States offering debt waivers or slipping on centrally funded programmes, such as Swacch Bharat, could get penalised, according to the terms set for the 15th Finance Commission.
The terms of reference of the Commission, set up by the central government this week, makes these conditions explicit. These yardsticks are new and stringent than the terms of earlier FCs, say experts associated with the earlier ones. FCs are set up every five years by the central government, a requirement of the country’s Constitution, to decide how tax revenues should be shared between the two layers of government.
The gazette notification for the 15th FC, to be chaired by N K Singh, former MP and erstwhile secretary to former Prime Minister Atal Bihari Vajpayee, says incentives for states will be decided, among others, by “control or lack of it in incurring expenditure on populist measures.” Simultaneously, the Commission could reward a state for “progress made in sanitation, solid waste management and bringing in behavioural change to end open defecation”.
The terms do not define what would qualify as a populist measure. Since the dictionary meaning of the term is wide, if a state announces a debt waiver or adds expenditure for specific communities, those could be regarded as populist.
Without getting into specifics, former revenue secretary Sumit Bose, secretary to the 13th FC, said the terms of this Commission were far more expansive than envisaged for the earlier ones. “These conditions will nudge the Commission to reintroduce conditional grants-in-aid for states, a practice that was withdrawn by the previous Commission.”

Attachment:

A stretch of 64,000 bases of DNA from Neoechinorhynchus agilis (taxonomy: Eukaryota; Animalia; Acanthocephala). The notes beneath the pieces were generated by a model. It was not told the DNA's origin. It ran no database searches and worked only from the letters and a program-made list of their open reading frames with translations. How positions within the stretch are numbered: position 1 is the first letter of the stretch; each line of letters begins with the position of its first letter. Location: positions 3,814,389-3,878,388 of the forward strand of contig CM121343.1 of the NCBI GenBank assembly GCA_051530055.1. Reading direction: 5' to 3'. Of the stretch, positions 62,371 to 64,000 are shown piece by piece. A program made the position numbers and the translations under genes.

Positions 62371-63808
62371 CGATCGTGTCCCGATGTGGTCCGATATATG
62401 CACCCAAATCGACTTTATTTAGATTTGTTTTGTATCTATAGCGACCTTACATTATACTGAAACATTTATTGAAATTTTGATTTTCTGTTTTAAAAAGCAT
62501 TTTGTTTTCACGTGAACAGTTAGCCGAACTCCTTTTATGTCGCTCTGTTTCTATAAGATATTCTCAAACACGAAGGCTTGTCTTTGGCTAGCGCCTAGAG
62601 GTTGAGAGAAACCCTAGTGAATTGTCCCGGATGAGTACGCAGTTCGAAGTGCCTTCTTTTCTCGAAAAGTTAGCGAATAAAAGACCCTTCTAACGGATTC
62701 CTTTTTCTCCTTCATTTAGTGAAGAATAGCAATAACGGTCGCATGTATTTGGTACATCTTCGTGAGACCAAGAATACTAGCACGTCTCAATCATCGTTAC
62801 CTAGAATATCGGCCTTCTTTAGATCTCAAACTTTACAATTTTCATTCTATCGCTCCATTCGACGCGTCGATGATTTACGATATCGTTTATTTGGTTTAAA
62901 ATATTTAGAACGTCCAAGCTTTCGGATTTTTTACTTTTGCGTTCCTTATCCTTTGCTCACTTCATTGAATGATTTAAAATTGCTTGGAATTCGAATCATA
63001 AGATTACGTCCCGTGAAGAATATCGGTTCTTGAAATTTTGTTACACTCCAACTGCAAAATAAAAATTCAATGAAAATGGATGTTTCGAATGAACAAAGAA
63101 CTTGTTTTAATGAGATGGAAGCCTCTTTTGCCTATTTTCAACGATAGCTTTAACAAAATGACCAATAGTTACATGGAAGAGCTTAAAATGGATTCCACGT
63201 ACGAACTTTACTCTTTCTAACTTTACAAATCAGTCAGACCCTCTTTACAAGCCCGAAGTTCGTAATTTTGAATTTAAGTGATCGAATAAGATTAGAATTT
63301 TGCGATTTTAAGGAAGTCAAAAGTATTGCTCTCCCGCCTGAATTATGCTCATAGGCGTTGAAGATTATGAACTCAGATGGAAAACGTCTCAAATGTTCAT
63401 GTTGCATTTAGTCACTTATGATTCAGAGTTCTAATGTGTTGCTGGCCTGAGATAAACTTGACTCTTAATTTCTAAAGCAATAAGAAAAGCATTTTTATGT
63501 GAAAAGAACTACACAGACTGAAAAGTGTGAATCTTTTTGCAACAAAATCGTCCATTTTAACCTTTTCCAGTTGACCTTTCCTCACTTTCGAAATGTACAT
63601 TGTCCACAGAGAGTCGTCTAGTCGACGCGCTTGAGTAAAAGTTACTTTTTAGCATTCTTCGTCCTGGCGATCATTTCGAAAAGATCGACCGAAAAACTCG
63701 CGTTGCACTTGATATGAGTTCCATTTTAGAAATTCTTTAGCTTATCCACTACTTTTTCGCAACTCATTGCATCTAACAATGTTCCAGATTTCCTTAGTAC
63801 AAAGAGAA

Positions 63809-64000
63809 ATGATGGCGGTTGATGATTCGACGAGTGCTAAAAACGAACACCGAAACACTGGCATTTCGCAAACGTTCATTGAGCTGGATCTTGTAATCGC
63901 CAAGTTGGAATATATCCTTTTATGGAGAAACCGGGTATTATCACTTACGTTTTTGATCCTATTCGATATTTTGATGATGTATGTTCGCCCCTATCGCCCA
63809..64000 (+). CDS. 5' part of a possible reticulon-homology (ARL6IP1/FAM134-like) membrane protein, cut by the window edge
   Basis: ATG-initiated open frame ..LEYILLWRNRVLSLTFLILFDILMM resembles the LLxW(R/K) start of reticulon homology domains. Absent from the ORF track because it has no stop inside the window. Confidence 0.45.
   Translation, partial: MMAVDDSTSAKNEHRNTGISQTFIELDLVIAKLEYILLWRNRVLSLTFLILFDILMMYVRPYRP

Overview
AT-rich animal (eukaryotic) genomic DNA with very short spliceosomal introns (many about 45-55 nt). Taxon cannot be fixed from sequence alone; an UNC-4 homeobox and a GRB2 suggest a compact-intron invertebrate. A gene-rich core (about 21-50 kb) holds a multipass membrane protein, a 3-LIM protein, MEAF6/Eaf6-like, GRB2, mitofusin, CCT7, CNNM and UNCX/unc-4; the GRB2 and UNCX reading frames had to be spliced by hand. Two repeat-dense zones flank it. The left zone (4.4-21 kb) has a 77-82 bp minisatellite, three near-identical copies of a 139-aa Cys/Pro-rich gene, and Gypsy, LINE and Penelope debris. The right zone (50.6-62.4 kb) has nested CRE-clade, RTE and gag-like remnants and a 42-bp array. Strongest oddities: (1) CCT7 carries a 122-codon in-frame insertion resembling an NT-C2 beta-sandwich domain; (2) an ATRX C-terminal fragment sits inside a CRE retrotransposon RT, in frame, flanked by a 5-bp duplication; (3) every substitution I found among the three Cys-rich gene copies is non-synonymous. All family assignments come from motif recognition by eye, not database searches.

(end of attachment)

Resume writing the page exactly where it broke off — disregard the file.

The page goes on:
The 14th FC under former Reserve Bank governor Y V Reddy had erased the distinction between tax and non-tax revenue, allocating 42 per cent of the combined sum to states. It had described the increased devolution as a “compositional shift in transfers, from grants to tax devolution”. This could change after the 15th FC's award to somewhat like the previous formula of unconditional tax transfer and conditional grants of other sources of revenue to states.
The decision by the Commission headed by Reddy was a response to successive reports of the Comptroller and Auditor General that had criticised the system of grants-in-aid, asserting it expanded subjectivity in the allocation of finance to states. Typically, central ministries handling social sectors were found to have parked substantial funds with states as grants-in-aid that were then left unutilised.
Among the other measures for which states could be rewarded under the terms of reference of the 15th FC are those related to deepening of the Goods and Services Tax, progress made in “moving towards replacement rate of population growth” and in improvement in ease of doing business. The Commission is expected to prepare a measurable performance-based incentive scheme for states on the basis of these and other metrics.
While FCs do lay down measures to decide how resources allocated for states should be divided among them, those have been traditionally related to objective criteria like changes in population, income distance from national average and forest cover.